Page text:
Witnessing to all (?) creation...

I've been thinking lately about animals. Especially since I'm a vegetarian, you know, I think about the whole issue of why we shouldn't kill animals. At first, I was soft on the issue. "Well, we shouldn't kill animals in mass numbers. That's just wrong. But I guess if you hunt it/fish it/raise it on a family farm and then kill it, it's not so bad." And then I read some stuff on PETA's website about how animals feel pain. How mama animals love their young and actually want to be mothers.

Now, I can relate to this, because I'm a mother.

And then I started thinking about - wait for it, Christians! - animal souls. Yes, you read that correctly. My whole life growing up, I learned that animals didn't have souls and humans did, and this is why we are different. Humans aren't "just another animal." Family members (and other members of our faith community) were horrified and outraged if anyone classified humans as animals. Like it was shameful to be placed on the same level as them.

So, I turned to my bible as my source of information. I mean, God's word has to be good for something, right? So, why not find out why we believe what we believe from it?

I found that Ecclesiastes 3 (the famous "there is a time for everything" chapter) held some interesting information for me.

This, of course, raised some questions. The main one, though, deals with us having the same breath.

I'm about to get a little nooma on you.

In the 14th nooma video "Breathe," Rob Bell talks about how, historically, the name for God found in Exodus (where God tells Moses to tell the people "I AM THAT I AM"), the word "Yahweh" or "Jehovah," (rendered YHWH in the Anglicized version) actually is a sound word - literally onomatopoeia - for breathing. Bell says that the words for each letter are Yod Heh Vah Heh, signifying the intake and outlet of breath, and that the Hebrew words for "breath" and "spirit" are the same.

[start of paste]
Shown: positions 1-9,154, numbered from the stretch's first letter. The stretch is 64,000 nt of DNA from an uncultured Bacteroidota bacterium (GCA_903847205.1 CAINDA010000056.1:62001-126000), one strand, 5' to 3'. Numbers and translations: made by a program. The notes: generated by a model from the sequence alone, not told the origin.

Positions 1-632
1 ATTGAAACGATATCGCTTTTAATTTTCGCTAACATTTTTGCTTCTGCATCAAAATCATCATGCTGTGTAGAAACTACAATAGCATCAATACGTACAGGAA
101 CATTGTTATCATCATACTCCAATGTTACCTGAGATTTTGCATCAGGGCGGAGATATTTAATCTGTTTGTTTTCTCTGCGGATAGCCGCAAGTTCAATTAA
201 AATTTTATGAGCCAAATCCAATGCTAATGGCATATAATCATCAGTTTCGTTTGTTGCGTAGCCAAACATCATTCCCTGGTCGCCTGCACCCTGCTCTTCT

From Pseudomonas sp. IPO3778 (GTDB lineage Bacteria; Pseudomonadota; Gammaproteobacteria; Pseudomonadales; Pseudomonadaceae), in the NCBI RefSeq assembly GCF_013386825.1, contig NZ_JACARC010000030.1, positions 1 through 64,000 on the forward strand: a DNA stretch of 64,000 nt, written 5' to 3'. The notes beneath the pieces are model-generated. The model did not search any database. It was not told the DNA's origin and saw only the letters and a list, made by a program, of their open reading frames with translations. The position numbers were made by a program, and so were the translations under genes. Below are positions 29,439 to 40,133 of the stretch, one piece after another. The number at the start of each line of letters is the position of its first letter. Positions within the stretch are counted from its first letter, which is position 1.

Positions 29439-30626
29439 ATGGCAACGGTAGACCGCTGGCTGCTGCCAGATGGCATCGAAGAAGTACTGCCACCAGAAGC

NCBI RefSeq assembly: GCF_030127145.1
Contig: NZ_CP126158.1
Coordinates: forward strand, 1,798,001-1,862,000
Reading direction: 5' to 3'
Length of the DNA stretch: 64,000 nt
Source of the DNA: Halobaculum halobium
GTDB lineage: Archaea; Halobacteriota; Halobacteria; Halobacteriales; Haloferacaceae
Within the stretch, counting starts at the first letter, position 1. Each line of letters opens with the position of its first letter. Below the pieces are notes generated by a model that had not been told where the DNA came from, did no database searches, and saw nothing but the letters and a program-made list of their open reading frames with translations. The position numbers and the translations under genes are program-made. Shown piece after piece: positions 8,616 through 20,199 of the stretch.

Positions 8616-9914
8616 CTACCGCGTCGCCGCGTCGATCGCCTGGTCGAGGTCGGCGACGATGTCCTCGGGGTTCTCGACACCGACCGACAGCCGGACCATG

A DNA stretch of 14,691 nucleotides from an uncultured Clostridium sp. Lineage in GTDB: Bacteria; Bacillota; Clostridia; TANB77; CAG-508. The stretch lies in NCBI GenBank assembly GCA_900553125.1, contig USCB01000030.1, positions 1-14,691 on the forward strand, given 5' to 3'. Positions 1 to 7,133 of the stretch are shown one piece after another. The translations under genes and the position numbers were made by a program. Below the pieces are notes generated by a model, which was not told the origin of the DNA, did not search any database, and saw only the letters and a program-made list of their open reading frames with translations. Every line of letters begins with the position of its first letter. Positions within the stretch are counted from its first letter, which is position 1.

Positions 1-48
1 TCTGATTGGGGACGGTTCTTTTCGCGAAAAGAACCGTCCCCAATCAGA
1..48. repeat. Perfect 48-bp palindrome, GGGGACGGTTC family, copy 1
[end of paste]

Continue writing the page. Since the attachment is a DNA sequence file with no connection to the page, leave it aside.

If you think about this, wouldn't that then mean that, when the writer of Ecclesiastes says "all have the same breath," this refers to the breath of life God breathed into us? Traditionally, this breath breathed into Adam has signified God's spirit (which makes sense, if "breath" and "spirit" are the same thing). 

But then, does this mean that animals have spirits too?

Honestly, I'm tending to lean more toward the "yes" side of this argument. And you can say what you will. But from my experience with some amazing animals, I wonder: how can they not have spirits?

As for the part of Ecclesiastes 3:21 ("Who knows if the spirit of man rises upward and if the spirit of the animal goes down into the earth?"), I don't know. We as humans don't even know enough about our own souls and/or spirits to decipher stuff like that for ourselves.

But, following this train of thought, I sort of maybe witnessed to a dog recently.

Back in February, I was visiting my mom & sisters in South Carolina. My mom has two dogs: Andi and Razz. They're both some kind of mix of shepherd and chow, we think. Razz is Andi's puppy.

Andi is now over 10 years old, and she recently had some digestive issues that had mom concerned that she might not have much longer. While I was visiting, there was one night in particular that we all thought Andi wouldn't make it through the night. She was incredibly weak, but she was also in pain, and so she stood so as not to lie on her stomach, which was apparently causing her much grief. Her ears and tail were drooping, and if she did attempt to walk at all, it was in tiny, shaking steps, not getting her much further than a few inches at a time.

I was very convicted about this animal/spirit concept that night, and at one point I sat on the floor in front of Andi, wrapped my arms around her neck and held her, gently stroking her fur, and whispered into her ear how much God loved her, and that Jesus died for all of us so that we wouldn't be captives to sin anymore. I told her how much God cared for her and wept at her pain. And I told her how I felt maybe a little crazy for telling her those things, but I wanted her to know. Just in case.

It turned out that Andi was just having some old-dog digestive issues, and she's still going. Not as strong as she used to, but she's still alive. 

But I don't regret "witnessing" to her at all. And I think I may try to practice this more often in the future.